Mathematical logic has a categorization of sentences in terms of increasing complexity called the *Arithmetic Hierarchy*. This hierarchy defines sets of sentences and for all nonnegative integers . The definition is as follows:

- and are both equal to the set of sentences such that a computer can determine the truth or falsity of in finite time.Sentences in are essentially computations, things like or “For all less than a million, if then .”
- for is defined as follows: If, for all , is a sentence, then is a sentence.
- Similarly, if for all , is a sentence, then is a sentence.

It’s not obvious from the definition, but by encoding pairs, triples, etc. of natural numbers as single natural numbers, you are allowed to include multiple instances of the same quantifier without moving up the hierarchy. For example, a sentence is if is . Essentially contains all statements with quantifier alternations where the outermost quantifier is a and contains all statements with quantifier alternations where the outermost quantifier is an .

Many number-theoretic and combinatorial statements are : Fermat’s last theorem, Goldbach’s conjecture, and the Riemann Hypothesis (which can be seen to be in by a formulation of Jeffrey Lagarias). By encoding finite groups as numbers, theorems like the classification of finite simple groups can also be seen to be .

Note that statements of the form where is some computable function are also in since for a fixed , is checkable in finite time by a computer.

There are many sentences which are of the form in for which we actually know a bound on , so we get a sentence in when we use that bound. For example, the statement that there are infinitely many primes is in , since it can be written as “For all , there exists an such that is prime”, but we also know a version that’s in , for example, we know that there’s a prime between and for any .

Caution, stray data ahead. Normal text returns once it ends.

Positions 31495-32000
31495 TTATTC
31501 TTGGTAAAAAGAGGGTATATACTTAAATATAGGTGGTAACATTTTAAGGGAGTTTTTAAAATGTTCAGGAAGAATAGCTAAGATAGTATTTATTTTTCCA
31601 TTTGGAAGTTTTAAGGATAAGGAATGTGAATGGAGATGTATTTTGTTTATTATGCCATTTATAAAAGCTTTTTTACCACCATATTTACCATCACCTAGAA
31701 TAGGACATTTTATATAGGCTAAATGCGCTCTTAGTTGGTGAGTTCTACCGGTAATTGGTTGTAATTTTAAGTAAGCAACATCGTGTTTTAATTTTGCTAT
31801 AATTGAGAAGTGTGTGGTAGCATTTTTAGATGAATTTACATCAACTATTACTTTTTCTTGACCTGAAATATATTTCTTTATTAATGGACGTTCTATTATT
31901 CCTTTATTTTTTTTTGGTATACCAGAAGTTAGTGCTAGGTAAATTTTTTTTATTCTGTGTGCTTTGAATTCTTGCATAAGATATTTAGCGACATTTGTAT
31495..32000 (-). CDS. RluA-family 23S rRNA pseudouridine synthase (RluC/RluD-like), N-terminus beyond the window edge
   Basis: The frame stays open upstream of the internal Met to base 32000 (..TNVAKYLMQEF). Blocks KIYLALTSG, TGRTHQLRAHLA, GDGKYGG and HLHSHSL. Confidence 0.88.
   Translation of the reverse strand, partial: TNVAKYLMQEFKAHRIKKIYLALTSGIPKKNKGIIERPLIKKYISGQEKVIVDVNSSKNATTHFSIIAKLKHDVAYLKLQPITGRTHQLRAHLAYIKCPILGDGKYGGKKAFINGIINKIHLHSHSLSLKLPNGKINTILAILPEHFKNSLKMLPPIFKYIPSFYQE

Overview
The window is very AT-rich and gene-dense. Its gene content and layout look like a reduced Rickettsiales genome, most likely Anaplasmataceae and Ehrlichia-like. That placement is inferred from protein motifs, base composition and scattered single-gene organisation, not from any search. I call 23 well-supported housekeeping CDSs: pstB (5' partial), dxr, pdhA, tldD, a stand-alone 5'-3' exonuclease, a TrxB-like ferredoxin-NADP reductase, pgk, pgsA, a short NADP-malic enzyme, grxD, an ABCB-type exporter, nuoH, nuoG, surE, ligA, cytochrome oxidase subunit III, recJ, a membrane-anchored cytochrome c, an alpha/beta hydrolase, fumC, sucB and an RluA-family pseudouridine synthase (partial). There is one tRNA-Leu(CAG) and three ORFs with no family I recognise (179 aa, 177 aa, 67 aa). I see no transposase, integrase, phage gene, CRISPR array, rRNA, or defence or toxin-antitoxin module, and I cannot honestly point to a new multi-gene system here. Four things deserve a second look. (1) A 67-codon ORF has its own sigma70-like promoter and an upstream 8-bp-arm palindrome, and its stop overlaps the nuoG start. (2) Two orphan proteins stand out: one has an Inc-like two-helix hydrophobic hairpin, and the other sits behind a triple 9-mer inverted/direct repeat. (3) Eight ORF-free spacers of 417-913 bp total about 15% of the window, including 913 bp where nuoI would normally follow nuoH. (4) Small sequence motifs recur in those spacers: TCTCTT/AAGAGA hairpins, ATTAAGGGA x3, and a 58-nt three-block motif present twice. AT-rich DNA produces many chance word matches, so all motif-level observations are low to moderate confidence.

There is a theorem that the sentences in this hierarchy actually do get harder to decide the truth of in general:

Theorem: For any : even in a programming language augmented with the magical ability to decide the truth of sentences, it is not possible to write a program which decides the truth of every sentence.

### A Scientific Hierarchy

What if we used the above idea to classify scientific statements instead of number-theoretic ones? We would get a new hierarchy where:

- and are both equal to the set of sentences such that a definite experiment can be performed which demonstrates the truth or falsity of .
- and for are defined just as before.

Examples of statements in this classification would be things like: Any pair of objects dropped in a vacuum will fall with the same acceleration; or given any gram of liquid water at a standard pressure, adding 4.18 joules of energy will raise it 1 degree Celsius.

Of course, those examples are idealized: to make them actually true, you have to add in lots more caveats and tolerances: for example, you have to say that any pair of objects weighing no more than such-and-such will fall with the same acceleration up to such-and-such tolerance (and add in various other caveats). More on this later.

An example of a scientific statement might be something like: if you put any two objects in thermal contact, then for any given tolerance, there will be a time at which their temperatures are equal to within that tolerance.

You might have to use a statement of complexity to say something about randomness. For example, a scientific statement might be: Suppose you are doing an experiment where you acquire a carbon-11 atom, wait for it to decay to boron-11 and record the time, then repeat. Then, for any tolerance , there will be an such that for any the proportion of the first carbon-11 atoms that decayed in less than 20.334 minutes will be no more than away from 0.5.